It is also right to point out that on 1 April the new National Assembly body for supporting libraries and archives in Wales, CyMAL, will establish itself, again in Aberystwyth, where, of course, we have the college of

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librarianship as was, which is now the school of information studies. We have a real sense of knowledge and expertise, particularly on the technical, information and archiving sides, which I hope and expect to be rolled out to support the Bill and work done with other libraries in the UK, and the British Library in particular.

I want to make two brief points. First, we will be at risk of suffering a cultural loss if we do not pass the Bill. I shall give an example. If Members want to know my party's current political thinking, they will find nothing in print, not because we do not have any political thinking, before anyone butts in, but because our deliberations and publications are all on the web. Our political organ is, and these days it is published only on the web.

Mr. Bercow: Will the hon. Gentleman give way?

Mr. Thomas: Time does not allow, I am afraid. I want to conclude, and the hon. Gentleman's Bill is up next.

Wales Watch was the only satirical publication to give an alternative view of Welsh politics—unfortunately, it has just ceased publication—and, again, it was available only on the web, not in the printed media. The Minister, who represents Pontypridd, may not be interested in reading about Plaid Cymru on the web, but I know that he would be interested in the gwlad rugby website, which is the main forum for discussion of Welsh rugby in Wales. Again, it is available only on the web.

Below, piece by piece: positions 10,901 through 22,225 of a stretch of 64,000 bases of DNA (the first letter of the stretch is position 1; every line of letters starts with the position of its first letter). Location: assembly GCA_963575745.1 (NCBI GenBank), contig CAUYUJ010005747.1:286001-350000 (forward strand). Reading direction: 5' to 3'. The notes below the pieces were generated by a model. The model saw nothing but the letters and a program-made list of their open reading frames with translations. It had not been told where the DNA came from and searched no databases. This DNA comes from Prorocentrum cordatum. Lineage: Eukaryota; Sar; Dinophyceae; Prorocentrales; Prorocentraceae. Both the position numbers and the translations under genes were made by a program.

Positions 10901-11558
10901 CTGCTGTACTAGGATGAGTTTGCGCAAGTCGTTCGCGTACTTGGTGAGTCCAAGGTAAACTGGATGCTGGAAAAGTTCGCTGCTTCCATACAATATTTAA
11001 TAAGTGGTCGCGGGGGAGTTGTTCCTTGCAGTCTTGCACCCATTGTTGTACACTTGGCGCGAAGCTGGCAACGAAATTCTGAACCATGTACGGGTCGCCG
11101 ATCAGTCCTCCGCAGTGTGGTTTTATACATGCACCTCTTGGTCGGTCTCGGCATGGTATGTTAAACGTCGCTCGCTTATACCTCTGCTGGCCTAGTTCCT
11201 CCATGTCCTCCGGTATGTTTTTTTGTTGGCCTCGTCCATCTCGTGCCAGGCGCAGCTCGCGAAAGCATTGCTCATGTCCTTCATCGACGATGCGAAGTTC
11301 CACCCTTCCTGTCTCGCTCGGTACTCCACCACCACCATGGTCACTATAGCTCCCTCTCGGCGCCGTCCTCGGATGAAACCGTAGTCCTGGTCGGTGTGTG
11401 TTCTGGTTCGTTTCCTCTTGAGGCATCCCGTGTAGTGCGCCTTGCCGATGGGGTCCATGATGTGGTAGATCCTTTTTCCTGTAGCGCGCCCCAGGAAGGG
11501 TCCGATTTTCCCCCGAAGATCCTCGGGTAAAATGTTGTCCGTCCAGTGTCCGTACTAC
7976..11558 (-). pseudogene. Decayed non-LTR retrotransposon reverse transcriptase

I shall give a final example in this regard. No Welsh language daily newspaper is published in Wales in print—there are only weekly and monthly publications—but the BBC prints a daily Welsh language newspaper on the web, which is called Cymru'r Byd. It appears on the BBC website every day, and is updated every few hours or so.

As Members all round the House have said, a range of cultural artefacts is about to disappear, but the national library is printing some of them, which is interesting: a library is printing material that will be collected by other libraries. Peter Lord has produced an excellent publication entitled "The Visual Culture of Wales" under the auspices of the centre for Celtic studies. It is published in print, but the CD format is, of course, much bigger and it carries more pictures and allows more exploration, so it is substantially different from the book. It gives a wider view of the visual and cultural history of Wales. As the hon. Member for Sheffield, Hallam (Mr. Allan) mentioned, the national library publishes its own visual items—print collections, map collections and pictures—on the "Gathering the Jewels" website.